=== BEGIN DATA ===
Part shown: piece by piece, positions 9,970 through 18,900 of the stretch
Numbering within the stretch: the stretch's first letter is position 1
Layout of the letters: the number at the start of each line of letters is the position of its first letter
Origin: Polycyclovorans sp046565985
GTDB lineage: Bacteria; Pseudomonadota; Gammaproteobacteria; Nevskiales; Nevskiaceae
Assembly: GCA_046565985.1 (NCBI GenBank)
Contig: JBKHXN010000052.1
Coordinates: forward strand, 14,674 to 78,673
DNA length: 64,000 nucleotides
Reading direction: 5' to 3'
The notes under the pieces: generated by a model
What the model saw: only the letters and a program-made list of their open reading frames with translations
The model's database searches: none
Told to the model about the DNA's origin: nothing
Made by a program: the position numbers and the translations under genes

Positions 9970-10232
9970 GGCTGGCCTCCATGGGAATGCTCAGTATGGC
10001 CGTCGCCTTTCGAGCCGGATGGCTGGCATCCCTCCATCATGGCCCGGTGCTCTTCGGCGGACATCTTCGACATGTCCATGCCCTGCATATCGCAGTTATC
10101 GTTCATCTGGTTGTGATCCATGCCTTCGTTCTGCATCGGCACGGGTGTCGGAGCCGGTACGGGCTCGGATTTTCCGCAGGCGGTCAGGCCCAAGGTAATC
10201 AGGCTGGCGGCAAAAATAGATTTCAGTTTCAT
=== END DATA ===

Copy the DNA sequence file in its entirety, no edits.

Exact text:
Part shown: piece by piece, positions 9,970 through 18,900 of the stretch
Numbering within the stretch: the stretch's first letter is position 1
Layout of the letters: the number at the start of each line of letters is the position of its first letter
Origin: Polycyclovorans sp046565985
GTDB lineage: Bacteria; Pseudomonadota; Gammaproteobacteria; Nevskiales; Nevskiaceae
Assembly: GCA_046565985.1 (NCBI GenBank)
Contig: JBKHXN010000052.1
Coordinates: forward strand, 14,674 to 78,673
DNA length: 64,000 nucleotides
Reading direction: 5' to 3'
The notes under the pieces: generated by a model
What the model saw: only the letters and a program-made list of their open reading frames with translations
The model's database searches: none
Told to the model about the DNA's origin: nothing
Made by a program: the position numbers and the translations under genes

Positions 9970-10232
9970 GGCTGGCCTCCATGGGAATGCTCAGTATGGC
10001 CGTCGCCTTTCGAGCCGGATGGCTGGCATCCCTCCATCATGGCCCGGTGCTCTTCGGCGGACATCTTCGACATGTCCATGCCCTGCATATCGCAGTTATC
10101 GTTCATCTGGTTGTGATCCATGCCTTCGTTCTGCATCGGCACGGGTGTCGGAGCCGGTACGGGCTCGGATTTTCCGCAGGCGGTCAGGCCCAAGGTAATC
10201 AGGCTGGCGGCAAAAATAGATTTCAGTTTCAT